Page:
The Dallas Cowboys are preparing themselves for a 2015 season that, if all goes according to plan, could see them mount a realistic challenge for the Super Bowl.
In doing so they have made some controversial roster moves, as well as some impressive (on paper) draft selections. Tony Romo has even given up his beloved golf this summer.
The next step
Their latest move, though, has seen the famous franchise enter the realms of virtual reality with reports today revealing the Cowboys have become the first NFL team to get involved in a new, innovative training method.
ESPN is reporting that the Dallas Cowboys have agreed a deal with StriVR Labs, a company who's software gives NFL players a 3-D look at game/practice footage.
It is thought the roster will be able to use the new technology as soon as mini camp, with a camera having been filming 360-degree action for the past two weeks of Cowboys OTAs.
The system has already been used by a number of college football programs including Stanford where Derek Belch, it's creator, is part of the staff.
The thinking behind the virtual reality technology is to give players a more immersive interpretation of the game rather than simply studying film on a big projector.
A head set will be worn by quarterbacks, linebackers and safeties (at separate times), and this will give players a view of specific plays that they can then run. Coaches, meanwhile, will be able to see exactly what and where the player is looking, allowing them so see if they are making the appropriate reads and looks.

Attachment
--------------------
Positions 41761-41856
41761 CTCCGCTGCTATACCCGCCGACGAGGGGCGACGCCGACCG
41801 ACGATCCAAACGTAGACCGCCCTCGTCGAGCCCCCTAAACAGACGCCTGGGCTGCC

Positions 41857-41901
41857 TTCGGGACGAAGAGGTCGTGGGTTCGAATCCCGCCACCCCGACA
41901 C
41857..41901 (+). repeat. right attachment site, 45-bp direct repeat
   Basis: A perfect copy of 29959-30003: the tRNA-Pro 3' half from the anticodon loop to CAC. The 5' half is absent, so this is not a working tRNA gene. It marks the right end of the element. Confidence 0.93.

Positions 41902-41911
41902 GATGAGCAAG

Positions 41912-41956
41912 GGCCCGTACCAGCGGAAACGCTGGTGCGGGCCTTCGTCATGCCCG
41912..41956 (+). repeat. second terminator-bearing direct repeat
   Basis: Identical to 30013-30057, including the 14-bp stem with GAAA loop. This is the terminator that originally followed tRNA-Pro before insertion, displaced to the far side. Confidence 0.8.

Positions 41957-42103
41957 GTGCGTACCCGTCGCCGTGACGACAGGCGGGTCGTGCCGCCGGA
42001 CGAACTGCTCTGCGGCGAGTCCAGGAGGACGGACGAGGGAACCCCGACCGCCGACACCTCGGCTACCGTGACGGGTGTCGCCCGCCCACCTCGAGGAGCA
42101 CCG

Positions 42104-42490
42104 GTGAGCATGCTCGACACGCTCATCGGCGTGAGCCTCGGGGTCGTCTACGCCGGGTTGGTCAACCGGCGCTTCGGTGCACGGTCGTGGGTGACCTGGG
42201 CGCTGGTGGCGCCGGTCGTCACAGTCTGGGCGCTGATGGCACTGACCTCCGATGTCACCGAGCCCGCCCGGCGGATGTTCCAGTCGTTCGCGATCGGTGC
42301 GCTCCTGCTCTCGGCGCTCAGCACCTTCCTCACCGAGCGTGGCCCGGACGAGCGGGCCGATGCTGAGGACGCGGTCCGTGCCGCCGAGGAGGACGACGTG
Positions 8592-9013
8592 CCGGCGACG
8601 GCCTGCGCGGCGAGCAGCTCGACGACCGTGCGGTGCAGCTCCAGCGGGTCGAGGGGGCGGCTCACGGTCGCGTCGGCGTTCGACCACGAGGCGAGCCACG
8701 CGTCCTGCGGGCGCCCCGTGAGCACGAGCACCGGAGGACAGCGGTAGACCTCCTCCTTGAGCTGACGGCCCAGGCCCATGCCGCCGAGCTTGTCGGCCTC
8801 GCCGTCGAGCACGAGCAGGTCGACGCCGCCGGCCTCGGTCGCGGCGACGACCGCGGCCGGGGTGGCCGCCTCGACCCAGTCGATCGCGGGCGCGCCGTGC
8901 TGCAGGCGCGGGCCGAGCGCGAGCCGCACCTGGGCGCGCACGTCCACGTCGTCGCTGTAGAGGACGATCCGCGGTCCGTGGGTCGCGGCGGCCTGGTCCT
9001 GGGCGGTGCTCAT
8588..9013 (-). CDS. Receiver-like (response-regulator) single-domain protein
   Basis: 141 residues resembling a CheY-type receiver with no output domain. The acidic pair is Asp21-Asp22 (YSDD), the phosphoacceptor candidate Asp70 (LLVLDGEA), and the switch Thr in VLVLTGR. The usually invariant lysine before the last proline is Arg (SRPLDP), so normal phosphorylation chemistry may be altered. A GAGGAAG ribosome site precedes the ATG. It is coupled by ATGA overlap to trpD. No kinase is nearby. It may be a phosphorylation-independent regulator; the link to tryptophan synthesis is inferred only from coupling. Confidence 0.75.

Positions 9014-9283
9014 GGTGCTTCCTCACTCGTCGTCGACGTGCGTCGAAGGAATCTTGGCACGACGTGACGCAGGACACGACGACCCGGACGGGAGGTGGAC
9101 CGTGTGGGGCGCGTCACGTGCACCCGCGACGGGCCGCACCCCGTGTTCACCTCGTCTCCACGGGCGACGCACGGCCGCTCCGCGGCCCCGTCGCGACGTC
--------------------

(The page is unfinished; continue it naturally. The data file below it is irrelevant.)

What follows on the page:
While the Cowboys are the first to get involved the likes of the Atlanta Falcons are also said to be considering using the system moving forward.
Belch, speaking to Fox Sports, is hopeful that one day the virtual reality program could be used to limit the amount of punishment players take during their weekly routine:
"This is too good for football. This can help advance the sport. You're looking at cutting down practice times. You're looking at having guys hit less and do less," he explained back in March.
"This is one of those things that everyone gets what we want to some degree. We as coaches want them fully prepared, but now we're not keeping them on the practice field any longer. You're getting more work with less practice time."
With concussions and the long term affects of playing pro football a big concern at present, anything that can reduce the risk is surely a positive.
NFL fans: Is today's game more dangerous than it was in the past, and how can it be improved? Let us know in the comments below...